FILE - In this Sept. 20, 2011 file photo, a phone is held in a car in Brunswick, Maine. Texting, emailing or chatting on a cellphone while driving is simply too dangerous to be allowed, federal safety investigators declared Tuesday, Dec. 13, 2011, urging all states to impose total bans except for emergencies. (AP Photo/Pat Wellenbach, File) (Pat Wellenbach/AP)

On Tuesday, the National Transportation Safety Board recommended that states ban all talking and texting behind the wheel.

“It is time for all of us to stand up for safety by turning off electronics while driving,” board chairwoman Deborah A.P. Hersman said in a statement.

There’s no denying that distracted driving is a problem. According to the National Highway Traffic Safety Administration, distracted driving contributed to around 3,092 traffic deaths last year. Banning cellphones seems like an easy fix and an honorable sentiment, but would it actually work?

That’s harder to argue, especially given recent data indicating that texting and driving is up 50 percent in the past year, even as states move to ban the practice. The Associated Press reported that the NHTSA also estimates that nearly one out of every 100 drivers is e-mailing, texting or Web surfing while driving. Young drivers are more likely to drive distracted, the report said, with nearly five of every 10 drivers in the 21-24 age bracket saying they would answer a cellphone call while driving.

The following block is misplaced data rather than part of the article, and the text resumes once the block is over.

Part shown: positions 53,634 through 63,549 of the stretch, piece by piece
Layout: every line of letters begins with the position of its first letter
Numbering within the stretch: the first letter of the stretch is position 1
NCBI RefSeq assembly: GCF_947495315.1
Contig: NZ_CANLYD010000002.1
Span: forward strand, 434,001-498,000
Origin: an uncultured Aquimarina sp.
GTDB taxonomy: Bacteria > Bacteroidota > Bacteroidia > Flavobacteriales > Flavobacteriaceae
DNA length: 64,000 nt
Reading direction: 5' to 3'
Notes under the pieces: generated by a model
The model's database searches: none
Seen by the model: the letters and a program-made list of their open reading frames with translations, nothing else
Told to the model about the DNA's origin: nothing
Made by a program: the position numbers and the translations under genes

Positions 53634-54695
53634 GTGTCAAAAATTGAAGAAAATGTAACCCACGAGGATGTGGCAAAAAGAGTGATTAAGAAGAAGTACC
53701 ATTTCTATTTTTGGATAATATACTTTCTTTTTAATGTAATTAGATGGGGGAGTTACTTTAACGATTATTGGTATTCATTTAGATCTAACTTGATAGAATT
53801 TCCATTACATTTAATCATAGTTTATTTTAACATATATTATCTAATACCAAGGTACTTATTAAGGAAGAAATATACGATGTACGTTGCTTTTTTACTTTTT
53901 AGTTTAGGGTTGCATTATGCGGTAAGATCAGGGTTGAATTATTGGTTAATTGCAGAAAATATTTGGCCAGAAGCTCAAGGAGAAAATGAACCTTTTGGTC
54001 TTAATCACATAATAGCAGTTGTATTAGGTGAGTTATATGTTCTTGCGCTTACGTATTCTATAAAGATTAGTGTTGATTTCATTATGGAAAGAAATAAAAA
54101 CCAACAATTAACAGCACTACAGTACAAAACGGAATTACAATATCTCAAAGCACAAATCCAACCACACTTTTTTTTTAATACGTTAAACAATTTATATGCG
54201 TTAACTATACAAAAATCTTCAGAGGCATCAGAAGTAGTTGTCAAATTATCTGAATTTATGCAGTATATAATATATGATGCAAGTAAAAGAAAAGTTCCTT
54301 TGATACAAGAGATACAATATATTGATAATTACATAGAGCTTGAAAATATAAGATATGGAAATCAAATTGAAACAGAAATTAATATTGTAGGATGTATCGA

In some ways, these results are hardly surprising. It’s common to see drivers breaking rules requiring hands-free headsets. Auto makers and cellphone manufacturers have been trying to tackle the problem as well, integrating voice-recognition technology into cars and offering motion-sensing apps for phones to discourage talking while driving.

Still, real-world calls never seem to go as smoothly as the hands-free conversations in the commercials, and that keeps people reaching for their phones even when they know better. In fact, most people recognize the dangers of using electronic devices while driving — around 88 percent, the Post reported — but a third admit they still use their phones for talking and texting behind the wheel.

For its part, CTIA - The Wireless Association has said it agrees that distracted driving is a dangerous problem and that it supports bans on texting and driving.

“As far as talking on wireless devices while driving, we defer to state and local lawmakers and their constituents as to what they believe are the most appropriate laws where they live,” the group said in a statement Tuesday.

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